The Bharatmala connection

Projects that are yet to be completed under Bharatmala-1 would be integrated with the Vision 2047 plan. This would allow unfinished projects under the earlier programme to be taken up afresh for completion, said the person cited earlier.

Bharatmala-1, conceived in 2017, envisaged construction of 34,800 km of highways connecting various economic centres of the country. So far, contracts for 27,384 km of roads have been awarded. The balance would now be aligned with the Vision 2047 plan along with the proposed construction of about 5,000 km under Bharatmala Phase-2.

“…the highway construction sector in India presents a robust outlook, with government committing record capex to infrastructure. This will be aided by proactive measures, including streamlined processes and simplified approvals. The sector's growth is expected to align with modern infrastructure needs, with ongoing highway upgrades and new green corridors to assist the growth of EVs (electric vehicles)," Davinder Sandhu, chairman of Primus Partners said.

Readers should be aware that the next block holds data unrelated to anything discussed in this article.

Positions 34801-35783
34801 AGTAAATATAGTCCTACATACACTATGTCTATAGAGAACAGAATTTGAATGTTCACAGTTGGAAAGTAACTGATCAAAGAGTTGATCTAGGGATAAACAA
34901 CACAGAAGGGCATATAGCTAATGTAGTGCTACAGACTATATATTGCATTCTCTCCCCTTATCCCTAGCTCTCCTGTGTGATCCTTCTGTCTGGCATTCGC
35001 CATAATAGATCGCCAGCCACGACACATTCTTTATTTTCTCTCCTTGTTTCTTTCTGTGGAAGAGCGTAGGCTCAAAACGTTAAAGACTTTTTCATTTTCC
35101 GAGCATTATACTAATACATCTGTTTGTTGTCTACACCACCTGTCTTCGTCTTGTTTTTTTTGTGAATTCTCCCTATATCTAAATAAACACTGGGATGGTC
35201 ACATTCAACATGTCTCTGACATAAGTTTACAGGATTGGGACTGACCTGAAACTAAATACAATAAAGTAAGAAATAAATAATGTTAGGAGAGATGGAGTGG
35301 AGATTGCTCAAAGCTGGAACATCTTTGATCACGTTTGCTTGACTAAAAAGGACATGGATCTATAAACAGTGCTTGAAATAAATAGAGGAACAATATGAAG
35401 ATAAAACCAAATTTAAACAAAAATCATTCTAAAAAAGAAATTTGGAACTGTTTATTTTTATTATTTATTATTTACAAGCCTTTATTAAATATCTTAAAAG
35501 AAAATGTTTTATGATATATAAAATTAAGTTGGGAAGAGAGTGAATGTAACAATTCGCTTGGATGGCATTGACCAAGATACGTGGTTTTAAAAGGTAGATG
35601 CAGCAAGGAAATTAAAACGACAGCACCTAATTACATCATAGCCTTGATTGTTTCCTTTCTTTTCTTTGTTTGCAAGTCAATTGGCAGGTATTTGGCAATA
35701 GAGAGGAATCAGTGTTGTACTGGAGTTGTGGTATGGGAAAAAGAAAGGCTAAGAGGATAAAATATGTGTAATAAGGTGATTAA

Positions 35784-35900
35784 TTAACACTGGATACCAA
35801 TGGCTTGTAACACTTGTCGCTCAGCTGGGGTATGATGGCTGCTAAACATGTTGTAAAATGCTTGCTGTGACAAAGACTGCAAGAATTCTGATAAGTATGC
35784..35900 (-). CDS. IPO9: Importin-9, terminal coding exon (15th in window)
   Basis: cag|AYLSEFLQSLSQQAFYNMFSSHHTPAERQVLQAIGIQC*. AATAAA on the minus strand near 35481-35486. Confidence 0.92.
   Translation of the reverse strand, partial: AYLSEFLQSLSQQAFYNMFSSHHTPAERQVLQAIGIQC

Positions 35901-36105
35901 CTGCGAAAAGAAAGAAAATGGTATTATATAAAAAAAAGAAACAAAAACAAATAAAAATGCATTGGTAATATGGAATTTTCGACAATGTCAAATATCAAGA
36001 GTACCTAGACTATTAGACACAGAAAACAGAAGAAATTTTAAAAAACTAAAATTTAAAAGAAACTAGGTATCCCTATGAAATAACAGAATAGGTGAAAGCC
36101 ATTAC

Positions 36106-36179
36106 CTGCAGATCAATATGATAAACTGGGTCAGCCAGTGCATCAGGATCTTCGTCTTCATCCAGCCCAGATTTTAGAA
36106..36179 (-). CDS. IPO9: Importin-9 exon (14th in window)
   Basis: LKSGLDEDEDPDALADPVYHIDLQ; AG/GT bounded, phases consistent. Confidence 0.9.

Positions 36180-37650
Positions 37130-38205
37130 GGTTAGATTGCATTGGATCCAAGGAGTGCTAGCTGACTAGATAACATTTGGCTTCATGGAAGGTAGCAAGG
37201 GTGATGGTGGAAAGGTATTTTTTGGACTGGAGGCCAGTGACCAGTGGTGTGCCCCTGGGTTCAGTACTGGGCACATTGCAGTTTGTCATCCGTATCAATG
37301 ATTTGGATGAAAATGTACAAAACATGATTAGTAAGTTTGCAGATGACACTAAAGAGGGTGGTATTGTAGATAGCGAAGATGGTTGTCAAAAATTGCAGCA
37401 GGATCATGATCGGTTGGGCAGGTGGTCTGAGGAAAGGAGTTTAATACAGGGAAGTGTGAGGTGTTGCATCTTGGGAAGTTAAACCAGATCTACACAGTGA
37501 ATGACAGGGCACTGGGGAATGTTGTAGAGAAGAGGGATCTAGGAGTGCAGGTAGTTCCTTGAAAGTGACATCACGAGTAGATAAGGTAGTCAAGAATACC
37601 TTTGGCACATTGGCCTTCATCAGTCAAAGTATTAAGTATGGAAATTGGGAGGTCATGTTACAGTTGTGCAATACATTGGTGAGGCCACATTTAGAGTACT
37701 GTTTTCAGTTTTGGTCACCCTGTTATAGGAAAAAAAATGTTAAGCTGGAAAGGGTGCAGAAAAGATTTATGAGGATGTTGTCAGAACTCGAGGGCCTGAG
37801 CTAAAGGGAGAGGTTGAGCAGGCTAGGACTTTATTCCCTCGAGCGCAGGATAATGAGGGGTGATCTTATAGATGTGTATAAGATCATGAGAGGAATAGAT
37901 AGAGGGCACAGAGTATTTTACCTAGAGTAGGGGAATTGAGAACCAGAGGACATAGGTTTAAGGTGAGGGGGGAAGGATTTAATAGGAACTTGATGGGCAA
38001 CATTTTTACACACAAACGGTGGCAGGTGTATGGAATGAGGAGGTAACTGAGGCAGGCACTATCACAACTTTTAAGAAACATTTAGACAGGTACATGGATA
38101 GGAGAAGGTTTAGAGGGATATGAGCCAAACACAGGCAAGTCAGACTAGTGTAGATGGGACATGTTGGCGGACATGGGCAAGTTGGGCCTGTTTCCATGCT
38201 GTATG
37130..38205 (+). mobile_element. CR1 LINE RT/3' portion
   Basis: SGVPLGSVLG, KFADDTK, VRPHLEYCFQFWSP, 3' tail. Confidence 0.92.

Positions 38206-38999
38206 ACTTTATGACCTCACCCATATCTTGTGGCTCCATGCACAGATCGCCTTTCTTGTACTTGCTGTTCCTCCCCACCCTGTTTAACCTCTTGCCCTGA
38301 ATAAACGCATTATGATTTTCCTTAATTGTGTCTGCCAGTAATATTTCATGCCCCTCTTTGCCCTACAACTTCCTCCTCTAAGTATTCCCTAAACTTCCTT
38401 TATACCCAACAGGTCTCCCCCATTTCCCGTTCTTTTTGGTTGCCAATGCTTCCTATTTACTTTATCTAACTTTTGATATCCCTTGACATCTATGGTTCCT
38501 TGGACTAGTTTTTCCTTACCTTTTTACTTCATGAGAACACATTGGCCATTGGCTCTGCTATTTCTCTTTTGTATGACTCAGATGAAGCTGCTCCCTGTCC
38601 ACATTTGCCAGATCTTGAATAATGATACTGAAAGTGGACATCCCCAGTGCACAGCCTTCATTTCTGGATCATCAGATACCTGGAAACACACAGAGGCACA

A tech-based approach

The highway planning will see a marked change while putting construction targets under the Vision plan. Already , MoRTH took the data on the network of national highways and all the state highways and used it on GIS map, the PM Gatishakti map. It then superimposed the e-way bill data from GST related to the movement of freight through roads, the toll transaction data and the data from India's GDP prediction for next 25 years, used big data analytics to develop transportation model that would identify congestion every few years and suggest road requirements to ease this congestion.

Also read Highway construction has sped up, not slowed down, in election season: Officials

“The use of GIS for Indian highways will mark a paradigm shift for the sector. Firstly, it could lead to better execution of new highway construction and monitoring of the road network. Secondly, coupled with traffic-based applications, it could lead to better network planning as NHAI will have view on the exact origin and destination of traffic along with a detailed categorisation of traffic - this data can significantly improve ability of market players to forecast traffic and hence reduce revenue risk for projects. This will boost investor interest in new BOT Toll and TOT projects," said Srishti Ahuja, Investment Banking Partner (Energy Transition & Infra), EY.

India at present has a highway network of around 146,000 km. This is set to rise to around 225,000 km by 2037, saturating the highway programme. The highway building agencies such as NHAI (National Highways Authority of India), NHIDCL (National Highway Infrastructure Development Corporation Limited), and BRO (Border Roads Organisation) would then largely be entrusted with the task of operation and maintenance of highways while widening existing network.